The Ingramettes to receive honorary degrees
Jeremy M. Lazarus | 12/3/2020, 6 p.m.
The Richmond-based Ingramettes are still serving up gospel music five years after the death of their founder and leader, Maggie Ingram.
With the late Ms. Ingram’s eldest daughter, the Rev. Almeta Ingram-Miller, at the helm, the group that began producing its signature sound in 1956 has performed overseas for the first time and issued a new recording.
This weekend, The Ingramettes will receive additional recognition for their work in spreading the faith through music.
The Higher Learning Bible Institute International/Seminary will present Rev. Ingram-Miller; Maggie Ingram’s granddaughter, Cheryl Maroney-Yanc- ey; and Ms. Ingram’s daughter-in-law, Carrie Ann Jackson, with honorary doctorates in sacred music.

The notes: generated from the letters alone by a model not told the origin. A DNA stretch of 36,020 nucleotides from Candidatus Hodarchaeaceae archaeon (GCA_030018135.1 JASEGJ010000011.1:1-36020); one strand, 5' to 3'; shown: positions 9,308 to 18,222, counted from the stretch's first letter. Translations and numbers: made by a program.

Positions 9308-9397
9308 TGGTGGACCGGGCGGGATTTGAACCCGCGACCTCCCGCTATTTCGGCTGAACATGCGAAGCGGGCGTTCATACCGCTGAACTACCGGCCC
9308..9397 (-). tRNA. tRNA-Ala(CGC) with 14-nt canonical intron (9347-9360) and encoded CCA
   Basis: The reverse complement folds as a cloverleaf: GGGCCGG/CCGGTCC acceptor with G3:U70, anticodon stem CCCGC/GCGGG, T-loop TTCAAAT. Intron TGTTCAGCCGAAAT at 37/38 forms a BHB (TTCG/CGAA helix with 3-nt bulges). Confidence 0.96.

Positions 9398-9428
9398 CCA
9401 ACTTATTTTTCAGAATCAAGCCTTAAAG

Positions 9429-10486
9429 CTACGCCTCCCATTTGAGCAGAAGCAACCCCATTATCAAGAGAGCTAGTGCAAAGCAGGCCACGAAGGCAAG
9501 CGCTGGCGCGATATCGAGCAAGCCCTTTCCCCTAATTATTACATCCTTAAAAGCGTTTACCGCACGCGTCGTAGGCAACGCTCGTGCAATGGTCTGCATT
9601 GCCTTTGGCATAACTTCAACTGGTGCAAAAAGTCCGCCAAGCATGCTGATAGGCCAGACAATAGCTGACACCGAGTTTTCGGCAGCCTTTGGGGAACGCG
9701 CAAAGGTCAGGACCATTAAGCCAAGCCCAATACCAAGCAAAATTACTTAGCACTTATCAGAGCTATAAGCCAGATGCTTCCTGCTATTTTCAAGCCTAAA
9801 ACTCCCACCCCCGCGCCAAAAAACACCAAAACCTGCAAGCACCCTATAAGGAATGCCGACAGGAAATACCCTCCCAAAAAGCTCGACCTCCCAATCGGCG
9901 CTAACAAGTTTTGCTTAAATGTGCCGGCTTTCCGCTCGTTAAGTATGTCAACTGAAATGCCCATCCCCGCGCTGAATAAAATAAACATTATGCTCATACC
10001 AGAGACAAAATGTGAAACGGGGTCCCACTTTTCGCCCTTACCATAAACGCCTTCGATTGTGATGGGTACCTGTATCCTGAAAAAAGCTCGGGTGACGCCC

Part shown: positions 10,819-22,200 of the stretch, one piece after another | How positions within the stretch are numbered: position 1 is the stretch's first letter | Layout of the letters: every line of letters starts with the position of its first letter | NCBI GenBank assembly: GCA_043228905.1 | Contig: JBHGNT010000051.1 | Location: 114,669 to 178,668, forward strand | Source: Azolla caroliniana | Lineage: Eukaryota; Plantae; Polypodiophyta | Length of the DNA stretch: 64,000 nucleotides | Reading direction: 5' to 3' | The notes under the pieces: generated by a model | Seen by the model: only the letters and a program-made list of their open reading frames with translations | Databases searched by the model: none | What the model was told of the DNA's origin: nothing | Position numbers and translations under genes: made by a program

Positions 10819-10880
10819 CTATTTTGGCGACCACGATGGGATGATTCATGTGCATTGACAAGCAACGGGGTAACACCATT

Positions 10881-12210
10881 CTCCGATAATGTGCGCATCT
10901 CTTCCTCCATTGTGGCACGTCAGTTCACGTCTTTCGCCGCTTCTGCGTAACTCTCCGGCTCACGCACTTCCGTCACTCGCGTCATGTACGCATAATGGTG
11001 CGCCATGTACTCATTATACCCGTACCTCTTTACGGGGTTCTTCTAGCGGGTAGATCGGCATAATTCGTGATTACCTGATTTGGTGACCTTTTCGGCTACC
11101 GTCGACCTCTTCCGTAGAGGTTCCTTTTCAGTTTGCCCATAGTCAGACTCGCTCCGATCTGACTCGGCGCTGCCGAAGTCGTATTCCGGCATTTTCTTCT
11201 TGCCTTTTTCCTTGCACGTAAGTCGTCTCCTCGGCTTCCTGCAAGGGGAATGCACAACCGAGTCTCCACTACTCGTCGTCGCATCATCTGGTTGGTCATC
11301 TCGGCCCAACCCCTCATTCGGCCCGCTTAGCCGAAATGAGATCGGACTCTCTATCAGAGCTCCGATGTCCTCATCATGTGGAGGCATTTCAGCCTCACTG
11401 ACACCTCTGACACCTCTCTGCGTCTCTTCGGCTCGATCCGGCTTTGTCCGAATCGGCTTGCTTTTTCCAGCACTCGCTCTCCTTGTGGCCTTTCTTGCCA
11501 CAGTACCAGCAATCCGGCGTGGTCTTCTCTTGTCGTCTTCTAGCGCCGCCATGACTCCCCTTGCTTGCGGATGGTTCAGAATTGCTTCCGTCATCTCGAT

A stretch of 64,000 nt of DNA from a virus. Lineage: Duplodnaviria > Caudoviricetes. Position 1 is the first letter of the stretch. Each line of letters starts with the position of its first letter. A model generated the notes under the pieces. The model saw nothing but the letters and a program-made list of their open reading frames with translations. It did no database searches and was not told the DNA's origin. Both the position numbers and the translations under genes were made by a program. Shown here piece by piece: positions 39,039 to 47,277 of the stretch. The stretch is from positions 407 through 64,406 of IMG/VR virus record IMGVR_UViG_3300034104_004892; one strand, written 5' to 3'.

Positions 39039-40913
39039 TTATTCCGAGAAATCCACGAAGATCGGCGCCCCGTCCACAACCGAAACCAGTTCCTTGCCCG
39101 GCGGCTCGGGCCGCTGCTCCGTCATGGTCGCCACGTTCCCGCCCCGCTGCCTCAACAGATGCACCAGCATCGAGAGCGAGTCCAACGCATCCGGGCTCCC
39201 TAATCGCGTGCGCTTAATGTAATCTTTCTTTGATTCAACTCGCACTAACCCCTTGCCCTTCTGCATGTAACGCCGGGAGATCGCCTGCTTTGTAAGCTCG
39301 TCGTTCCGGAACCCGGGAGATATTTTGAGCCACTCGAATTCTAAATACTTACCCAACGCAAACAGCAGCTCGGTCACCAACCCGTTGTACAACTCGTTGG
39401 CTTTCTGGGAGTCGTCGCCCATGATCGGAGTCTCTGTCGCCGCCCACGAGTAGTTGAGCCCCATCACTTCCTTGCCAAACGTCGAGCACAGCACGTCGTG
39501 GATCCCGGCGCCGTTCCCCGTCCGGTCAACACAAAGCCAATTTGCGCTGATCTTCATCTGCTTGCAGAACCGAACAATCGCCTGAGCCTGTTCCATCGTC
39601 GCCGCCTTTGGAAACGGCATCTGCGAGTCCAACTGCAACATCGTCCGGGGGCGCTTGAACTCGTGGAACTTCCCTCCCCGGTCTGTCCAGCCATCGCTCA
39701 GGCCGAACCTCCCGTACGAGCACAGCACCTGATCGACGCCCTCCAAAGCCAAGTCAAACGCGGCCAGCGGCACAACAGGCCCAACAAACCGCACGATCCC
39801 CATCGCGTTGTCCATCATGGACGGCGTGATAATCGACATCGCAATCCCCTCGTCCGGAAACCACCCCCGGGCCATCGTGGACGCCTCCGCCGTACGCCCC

“I’m very excited,” said Rev. Ingram-Miller about the honor that would have made her mother proud.
“They are deserving, and it is time for this to happen,” said Dr. Samuel
E. Fisher, founder and leader of the private institution that he formally opened in 1996 in Richmond and that now has satellite operations in Arizona and Ghana.
The presentation is to be made during the private school’s yearly awards program 4 p.m. Sunday, Dec. 6, at the institute’s headquarters, 1731 Wall St. in South Side.
Rev. Ingram-Miller said The Ingramettes, like most touring groups, has faced challenges in booking concerts during the pandemic, but expects to make appearances again once the pandemic ends.
She is the last original member of the group that her mother began with her children, while Ms. Maroney-Yancey and Ms. Jackson have been active participants for decades.
Along wth the three honorees, The Ingramettes include a fourth singer, Valerie Stewart, with a team of accompanying musicians, Calvin Curry, Randall Cort, Stuart Hamlin, Patrick Newby and Jared Pool, Rev. Ingram-Miller said.